And before I leave the sixties there’s another long-forgotten and, more than likely, completely wiped series that took a sideways look at the week’s news: It’s Saturday.  Starting in June 1967 this was a Home Service/Radio 4 programme that aired in the Northern region only on Saturday morning between 8.15 and 8.45 (later 8.20 to 8.45 am) whilst the most of the country enjoyed From Our Own Correspondent.

The original host was James Hogg, at the time a Look North presenter and later on Nationwide. By 1969 he’d been succeeded by Bill Grundy, who’d been mainly at Granada TV, though he had done some radio work, on the North Home Service Sport Spotlight and representing the North on Round Britain Quiz for example.
It’s Saturday was noted for its “irreverent attitude to the news and to public figures” and remained a Radio 4 fixture until 1973. However it gained some notoriety in October 1970 during the Tory Party conference in Blackpool when it featured items that angered BBC bosses and led to the ‘resignation’ of Grundy, singer-songwriter Alex Glasgow, freelance producer/announcer Jim Walker and reporter David Bean.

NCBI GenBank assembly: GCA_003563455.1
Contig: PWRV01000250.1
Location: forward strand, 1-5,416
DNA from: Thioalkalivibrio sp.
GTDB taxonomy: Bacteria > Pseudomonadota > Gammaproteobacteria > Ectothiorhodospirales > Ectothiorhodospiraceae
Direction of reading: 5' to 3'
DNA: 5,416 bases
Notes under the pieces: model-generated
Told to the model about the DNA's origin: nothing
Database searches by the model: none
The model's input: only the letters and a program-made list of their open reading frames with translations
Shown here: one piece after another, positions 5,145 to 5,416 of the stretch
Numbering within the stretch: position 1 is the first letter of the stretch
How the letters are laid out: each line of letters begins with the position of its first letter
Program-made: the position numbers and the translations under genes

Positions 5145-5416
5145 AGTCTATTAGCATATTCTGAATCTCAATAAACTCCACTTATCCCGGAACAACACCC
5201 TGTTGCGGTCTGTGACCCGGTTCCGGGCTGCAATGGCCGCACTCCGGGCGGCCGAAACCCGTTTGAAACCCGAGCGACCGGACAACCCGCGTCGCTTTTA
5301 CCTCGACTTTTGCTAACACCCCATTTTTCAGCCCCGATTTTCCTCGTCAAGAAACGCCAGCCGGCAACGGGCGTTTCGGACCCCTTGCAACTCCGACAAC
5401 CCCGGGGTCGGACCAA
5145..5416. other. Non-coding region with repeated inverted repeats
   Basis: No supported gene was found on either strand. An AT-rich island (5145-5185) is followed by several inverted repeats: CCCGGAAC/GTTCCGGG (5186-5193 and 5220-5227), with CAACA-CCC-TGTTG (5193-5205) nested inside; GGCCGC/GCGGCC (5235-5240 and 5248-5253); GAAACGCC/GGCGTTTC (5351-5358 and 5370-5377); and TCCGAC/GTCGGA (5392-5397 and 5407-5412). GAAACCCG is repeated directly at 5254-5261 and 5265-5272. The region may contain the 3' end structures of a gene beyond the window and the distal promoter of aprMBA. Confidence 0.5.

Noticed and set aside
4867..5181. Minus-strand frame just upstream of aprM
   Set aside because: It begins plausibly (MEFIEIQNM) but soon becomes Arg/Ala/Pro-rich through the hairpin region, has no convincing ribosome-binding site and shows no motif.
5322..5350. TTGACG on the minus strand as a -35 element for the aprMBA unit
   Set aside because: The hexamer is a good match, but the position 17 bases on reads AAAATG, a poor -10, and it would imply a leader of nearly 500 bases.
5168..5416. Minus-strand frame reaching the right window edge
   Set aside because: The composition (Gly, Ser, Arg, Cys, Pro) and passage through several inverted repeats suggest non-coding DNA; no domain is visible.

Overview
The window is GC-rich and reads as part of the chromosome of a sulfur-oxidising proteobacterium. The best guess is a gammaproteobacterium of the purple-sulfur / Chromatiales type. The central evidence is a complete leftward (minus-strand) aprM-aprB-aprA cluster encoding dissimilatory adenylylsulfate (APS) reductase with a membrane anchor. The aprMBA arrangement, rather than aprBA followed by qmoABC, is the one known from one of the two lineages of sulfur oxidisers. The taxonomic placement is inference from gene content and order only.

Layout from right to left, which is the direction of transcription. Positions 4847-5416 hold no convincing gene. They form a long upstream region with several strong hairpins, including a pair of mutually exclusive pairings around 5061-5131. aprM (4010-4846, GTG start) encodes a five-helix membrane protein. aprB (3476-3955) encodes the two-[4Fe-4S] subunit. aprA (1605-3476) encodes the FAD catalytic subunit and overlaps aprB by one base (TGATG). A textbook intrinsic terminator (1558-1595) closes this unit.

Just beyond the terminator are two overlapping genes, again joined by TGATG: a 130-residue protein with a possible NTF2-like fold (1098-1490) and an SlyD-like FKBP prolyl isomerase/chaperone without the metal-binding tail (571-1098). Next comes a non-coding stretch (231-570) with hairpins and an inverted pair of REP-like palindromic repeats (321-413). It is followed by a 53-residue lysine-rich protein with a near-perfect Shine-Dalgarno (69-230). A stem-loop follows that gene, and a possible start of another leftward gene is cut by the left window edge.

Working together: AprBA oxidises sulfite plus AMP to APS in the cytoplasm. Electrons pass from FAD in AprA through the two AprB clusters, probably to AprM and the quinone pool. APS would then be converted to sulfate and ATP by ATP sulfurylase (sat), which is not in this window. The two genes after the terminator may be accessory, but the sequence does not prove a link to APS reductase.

The man in charge of operations in Manchester, Grahame Miller (Head of Programmes, North) was unhappy with an announcement that went “Bill Grundy has just been to Blackpool, where apparently a group of people have taken a week off to hold a conference to condemn absenteeism.” There was also reference to delegates “rolling over like dogs waiting to be tickled” when Sir Alec Douglas-Home spoke. Finally Alex Glasgow sang a satirical song about selling arms to South Africa: “I’m going to sell a little bomb to South Africa. Just a teeny-weeny bomb to South Africa…”
Programme producer Barbara MacDonald was told to “restrict the political content”. Alex Glasgow was unhappy about being “pre-censored” and Bill Grundy was “appalled”. “It’s Saturday was”, he said, “acerbic about both main political parties. To try to treat it in this way is to knock all the life out of an extra-ordinarily lively programme”. It’s unclear why the Corporation chose that moment to administer a rap over the knuckles but at the time the press noted a recent letter in the Daily Telegraph from Tory MP Harold Soref who described the programme as “sneering”, “vitriolic” and a type of “public filth.”